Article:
If you’re looking for a diverse underground, you needn’t search any further than Canada’s vast collection of indie scenes, the best of which are producing incredible new content like the latest album from Toronto Tabla Ensemble, Unexpected Guests. As its title would imply – and the video for its namesake cut will outright show you – Unexpected Guests has the composition of an ensemble piece, and its collaborative nature will definitely not be lost on even the most novice of critical ears. This record was made for a discriminating listener, and despite its experimental qualities it’s surprisingly accessible through nothing more than its unfiltered humanity.
The music video for the title track in Unexpected Guests is a color-saturated wonder that immediately jumps out of the screen and into our hearts on the strength of the song’s incredible beat. There are so many different components to this video, and yet you can’t accuse Toronto Tabla Ensemble of getting overly cinematic with the image scheme they’re using here. We’re wowed by the synchronized dancing of players young and old, but the most engaging element of this piece may well be its awesome soundtrack, which immediately struck me as being one of the most personal excerpts from the album in general.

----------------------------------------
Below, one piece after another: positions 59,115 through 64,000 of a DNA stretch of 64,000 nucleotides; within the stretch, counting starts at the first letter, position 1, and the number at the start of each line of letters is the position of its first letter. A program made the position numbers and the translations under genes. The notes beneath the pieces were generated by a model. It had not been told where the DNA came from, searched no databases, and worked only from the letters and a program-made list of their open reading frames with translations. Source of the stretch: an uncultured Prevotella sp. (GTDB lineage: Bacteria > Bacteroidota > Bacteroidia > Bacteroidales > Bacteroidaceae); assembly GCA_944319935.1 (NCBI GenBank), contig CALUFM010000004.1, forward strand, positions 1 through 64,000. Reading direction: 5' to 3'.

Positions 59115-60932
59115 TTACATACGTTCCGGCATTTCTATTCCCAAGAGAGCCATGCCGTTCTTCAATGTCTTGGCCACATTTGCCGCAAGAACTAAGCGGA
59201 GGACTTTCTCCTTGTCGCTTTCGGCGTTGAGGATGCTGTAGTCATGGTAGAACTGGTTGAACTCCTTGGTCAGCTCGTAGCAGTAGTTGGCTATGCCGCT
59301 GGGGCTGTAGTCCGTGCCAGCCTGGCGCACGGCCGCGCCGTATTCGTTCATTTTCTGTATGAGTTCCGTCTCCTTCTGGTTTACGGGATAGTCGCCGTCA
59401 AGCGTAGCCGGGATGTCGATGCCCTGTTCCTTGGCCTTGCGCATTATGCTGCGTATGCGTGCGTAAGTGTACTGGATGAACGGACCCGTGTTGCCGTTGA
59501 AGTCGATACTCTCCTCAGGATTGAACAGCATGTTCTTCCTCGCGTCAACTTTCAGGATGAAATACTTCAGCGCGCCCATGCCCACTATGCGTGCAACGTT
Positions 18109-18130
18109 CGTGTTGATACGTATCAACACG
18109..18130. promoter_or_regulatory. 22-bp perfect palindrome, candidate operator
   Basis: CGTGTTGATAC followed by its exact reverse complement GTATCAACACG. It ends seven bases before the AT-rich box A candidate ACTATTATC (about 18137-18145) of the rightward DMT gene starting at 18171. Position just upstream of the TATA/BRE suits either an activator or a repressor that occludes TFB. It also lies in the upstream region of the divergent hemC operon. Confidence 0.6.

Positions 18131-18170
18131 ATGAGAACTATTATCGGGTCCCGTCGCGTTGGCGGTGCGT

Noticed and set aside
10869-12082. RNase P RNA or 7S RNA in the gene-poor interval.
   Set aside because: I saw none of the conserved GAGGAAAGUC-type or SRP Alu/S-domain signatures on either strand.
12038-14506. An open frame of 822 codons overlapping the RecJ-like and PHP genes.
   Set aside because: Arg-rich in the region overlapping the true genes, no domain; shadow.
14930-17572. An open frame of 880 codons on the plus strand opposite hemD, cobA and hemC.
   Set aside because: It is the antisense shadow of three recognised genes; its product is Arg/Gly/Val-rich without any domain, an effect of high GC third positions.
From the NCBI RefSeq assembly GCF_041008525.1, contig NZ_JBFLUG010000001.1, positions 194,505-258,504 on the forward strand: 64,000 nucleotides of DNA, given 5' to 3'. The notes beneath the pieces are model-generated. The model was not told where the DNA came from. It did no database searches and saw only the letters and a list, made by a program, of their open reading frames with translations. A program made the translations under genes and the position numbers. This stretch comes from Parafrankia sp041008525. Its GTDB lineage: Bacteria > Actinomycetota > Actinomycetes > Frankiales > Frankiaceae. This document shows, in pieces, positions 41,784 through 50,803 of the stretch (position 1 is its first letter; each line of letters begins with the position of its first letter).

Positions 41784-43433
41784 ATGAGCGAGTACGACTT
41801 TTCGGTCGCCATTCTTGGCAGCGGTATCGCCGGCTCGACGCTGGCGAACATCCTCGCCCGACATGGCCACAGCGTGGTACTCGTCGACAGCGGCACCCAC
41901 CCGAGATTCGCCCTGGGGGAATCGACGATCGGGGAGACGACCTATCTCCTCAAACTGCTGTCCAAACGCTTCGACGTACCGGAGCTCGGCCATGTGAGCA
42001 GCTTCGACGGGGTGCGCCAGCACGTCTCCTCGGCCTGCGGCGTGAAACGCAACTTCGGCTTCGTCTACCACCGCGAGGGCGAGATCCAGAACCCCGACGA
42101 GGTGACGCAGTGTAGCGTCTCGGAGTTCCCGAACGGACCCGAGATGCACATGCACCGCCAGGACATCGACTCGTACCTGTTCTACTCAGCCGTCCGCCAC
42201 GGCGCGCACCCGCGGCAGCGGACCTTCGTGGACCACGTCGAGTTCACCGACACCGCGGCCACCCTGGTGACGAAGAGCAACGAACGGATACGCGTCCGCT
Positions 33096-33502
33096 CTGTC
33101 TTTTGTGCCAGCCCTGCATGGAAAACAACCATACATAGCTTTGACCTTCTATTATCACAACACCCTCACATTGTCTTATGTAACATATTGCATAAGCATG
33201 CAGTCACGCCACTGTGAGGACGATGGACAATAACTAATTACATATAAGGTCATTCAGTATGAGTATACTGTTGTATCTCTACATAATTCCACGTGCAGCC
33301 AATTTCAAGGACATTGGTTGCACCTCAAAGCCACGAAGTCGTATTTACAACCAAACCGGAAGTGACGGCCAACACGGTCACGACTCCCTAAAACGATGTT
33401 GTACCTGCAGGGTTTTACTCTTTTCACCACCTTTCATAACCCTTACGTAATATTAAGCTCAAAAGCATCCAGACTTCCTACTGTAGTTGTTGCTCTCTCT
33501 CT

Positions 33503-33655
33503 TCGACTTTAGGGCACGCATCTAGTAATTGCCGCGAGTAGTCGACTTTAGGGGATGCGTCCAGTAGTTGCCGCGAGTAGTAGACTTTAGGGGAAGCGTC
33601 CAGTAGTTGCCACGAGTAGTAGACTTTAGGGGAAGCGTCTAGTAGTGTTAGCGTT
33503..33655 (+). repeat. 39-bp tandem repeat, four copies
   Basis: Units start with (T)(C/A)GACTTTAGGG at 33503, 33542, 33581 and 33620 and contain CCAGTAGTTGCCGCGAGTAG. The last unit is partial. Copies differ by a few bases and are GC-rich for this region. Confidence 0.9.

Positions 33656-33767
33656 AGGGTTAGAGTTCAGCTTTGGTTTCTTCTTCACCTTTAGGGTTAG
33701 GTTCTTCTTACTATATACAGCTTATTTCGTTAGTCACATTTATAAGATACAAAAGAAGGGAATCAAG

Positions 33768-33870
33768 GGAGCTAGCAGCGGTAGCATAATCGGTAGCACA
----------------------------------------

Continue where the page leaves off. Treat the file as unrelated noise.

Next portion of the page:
I would have liked just a little more emphasis on the melodic components in “What’s Going On” and “Monkey Tale” than we were ultimately afforded, but at the same time I suppose I can appreciate what Toronto Tabla Ensemble was probably trying to achieve in taking a more minimalistic path instead. There’s so much understated color in both of these songs, and where “Maryem’s Here” and the title cut exploit this attribute a bit better, I wouldn’t have shifted the arrangement of the material here at all – the overall fluidity of this LP is a slam dunk.
“Dream Symposium,” “Raghupati” and “Toronto Tabla Youth Ensemble,” as much as they intrigue me in this setting, were made for live performances before a large crowd of people. I can imagine that they would be even more thrilling if presented to us in an intimate club or a packed concert hall just the same, and while I love what they tease in Unexpected Guests, they’re undoubtedly a small sampling of what this group can do when they’re in the limitless venue that is a live performance. I’d love to find out for myself, and with increased demand for this record, I’ll have my wish soon.
If this is on par with what Toronto Tabla Ensemble are planning on producing over the next chapter of the long and storied existence of the project, I’ll absolutely be tuning in for more in the future. Unexpected Guests is a rollercoaster of emotion and raw passion, and though it’s not the only indie release that I would recommend to you out of the Canadian underground in 2020, it’s definitely among the smarter records of its kind in the North American marketplace right now. In short, this is a brilliantly original and warm effort no matter which way you slice it.